In everyday life, ethical questions arise in situations in which it is important to determine what is the right thing to do.  Thus, in everyday life, ethical questions are usually questions about the moral rightness or wrongness of particular acts or particular kinds of acts.  But philosophers have wondered about the nature of moral rightness (or moral wrongness) itself:  What does it mean to say that an act is morally right (or morally wrong)?  Can moral rightness (or moral wrongness) be defined in nonmoral terms?  Even if moral rightness and moral wrongness cannot be defined in nonmoral terms, is there some objective difference between right and wrong acts?  If so, what is the difference?  If not, does it make sense to say that statements concerning the rightness or wrongness of acts are true or false?  These are questions of philosophical ethics.  This course will provide an introduction to the most important answers that have been given to these questions, including an introduction to the philosophical debates on relativism vs. non-relativism, cognitivism vs. non-cognitivism, and egoism vs. altruism.  The course will provide an introduction to the most influential ethical theories, including utilitarianism, deon-tological ethics, virtue ethics, and communitarian ethics.  The course will provide the student with an enhanced understanding of the special characteristics of moral judgments and will provide the necessary background for more advanced work in ethics.  There will be several short, written assignments, two 50-minute exams, and a Final Exam.  Suitable for nonmajors; no prerequisites.  Meets I&S and VLPA Requirements.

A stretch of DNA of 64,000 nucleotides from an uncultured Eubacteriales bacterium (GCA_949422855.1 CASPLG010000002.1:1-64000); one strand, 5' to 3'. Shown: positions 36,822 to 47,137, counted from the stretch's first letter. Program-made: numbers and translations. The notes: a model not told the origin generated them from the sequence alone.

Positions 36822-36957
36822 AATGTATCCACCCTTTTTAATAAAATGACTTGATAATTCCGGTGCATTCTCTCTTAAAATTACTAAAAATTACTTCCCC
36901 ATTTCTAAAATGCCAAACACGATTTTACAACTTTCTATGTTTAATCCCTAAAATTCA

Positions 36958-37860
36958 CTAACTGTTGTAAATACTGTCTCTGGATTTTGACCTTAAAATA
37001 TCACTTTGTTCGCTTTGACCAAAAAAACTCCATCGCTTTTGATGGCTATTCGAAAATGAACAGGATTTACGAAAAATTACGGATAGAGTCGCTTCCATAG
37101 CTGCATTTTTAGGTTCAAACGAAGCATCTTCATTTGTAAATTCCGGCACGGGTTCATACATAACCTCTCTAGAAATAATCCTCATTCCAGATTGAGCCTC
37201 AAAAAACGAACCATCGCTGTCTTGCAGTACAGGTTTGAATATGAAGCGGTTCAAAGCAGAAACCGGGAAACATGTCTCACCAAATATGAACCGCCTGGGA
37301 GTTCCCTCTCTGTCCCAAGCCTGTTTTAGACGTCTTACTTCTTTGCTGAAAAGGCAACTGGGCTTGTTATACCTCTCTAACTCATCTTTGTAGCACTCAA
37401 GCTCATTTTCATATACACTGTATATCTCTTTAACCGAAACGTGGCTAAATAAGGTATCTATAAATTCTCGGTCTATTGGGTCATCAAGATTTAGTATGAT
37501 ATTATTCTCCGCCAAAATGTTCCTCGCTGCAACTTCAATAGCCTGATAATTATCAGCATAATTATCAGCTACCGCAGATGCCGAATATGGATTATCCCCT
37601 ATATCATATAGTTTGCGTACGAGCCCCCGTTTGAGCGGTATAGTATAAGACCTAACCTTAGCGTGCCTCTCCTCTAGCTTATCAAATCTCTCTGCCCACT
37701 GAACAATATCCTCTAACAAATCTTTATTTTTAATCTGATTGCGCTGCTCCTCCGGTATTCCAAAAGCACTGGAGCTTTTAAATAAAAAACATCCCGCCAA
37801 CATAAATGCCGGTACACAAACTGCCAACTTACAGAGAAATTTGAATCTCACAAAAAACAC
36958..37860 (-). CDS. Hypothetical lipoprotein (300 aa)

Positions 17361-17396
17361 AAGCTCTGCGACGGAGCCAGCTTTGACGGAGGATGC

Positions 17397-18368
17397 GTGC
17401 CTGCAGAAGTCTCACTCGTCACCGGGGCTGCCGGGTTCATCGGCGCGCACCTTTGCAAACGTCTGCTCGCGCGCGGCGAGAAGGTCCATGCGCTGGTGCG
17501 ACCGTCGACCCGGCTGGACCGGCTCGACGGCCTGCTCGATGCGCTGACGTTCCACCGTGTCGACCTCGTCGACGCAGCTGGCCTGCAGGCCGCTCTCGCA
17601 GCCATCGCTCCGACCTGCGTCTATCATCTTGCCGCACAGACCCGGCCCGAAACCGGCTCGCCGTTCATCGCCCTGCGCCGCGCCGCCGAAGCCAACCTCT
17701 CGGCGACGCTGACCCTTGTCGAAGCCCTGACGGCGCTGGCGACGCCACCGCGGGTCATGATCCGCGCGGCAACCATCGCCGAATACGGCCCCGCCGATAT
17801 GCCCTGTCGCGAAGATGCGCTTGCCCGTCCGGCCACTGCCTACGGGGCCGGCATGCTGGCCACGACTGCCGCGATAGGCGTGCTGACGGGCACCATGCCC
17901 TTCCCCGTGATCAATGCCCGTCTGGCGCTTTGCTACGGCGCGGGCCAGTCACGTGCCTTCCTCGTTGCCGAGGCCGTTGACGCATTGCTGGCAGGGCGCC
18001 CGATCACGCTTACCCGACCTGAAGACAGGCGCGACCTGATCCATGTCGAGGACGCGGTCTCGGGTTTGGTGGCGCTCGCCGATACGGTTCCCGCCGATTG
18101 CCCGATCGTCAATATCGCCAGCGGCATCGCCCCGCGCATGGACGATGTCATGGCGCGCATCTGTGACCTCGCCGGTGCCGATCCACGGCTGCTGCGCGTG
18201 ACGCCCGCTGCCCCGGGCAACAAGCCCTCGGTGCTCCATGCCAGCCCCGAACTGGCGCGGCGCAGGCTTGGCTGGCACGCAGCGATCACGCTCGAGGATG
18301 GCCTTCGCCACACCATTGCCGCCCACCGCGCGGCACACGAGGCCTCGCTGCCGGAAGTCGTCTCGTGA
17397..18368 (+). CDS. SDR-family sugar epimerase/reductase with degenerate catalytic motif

TEXT: Beauchamp, Philosophical Ethics (third edition).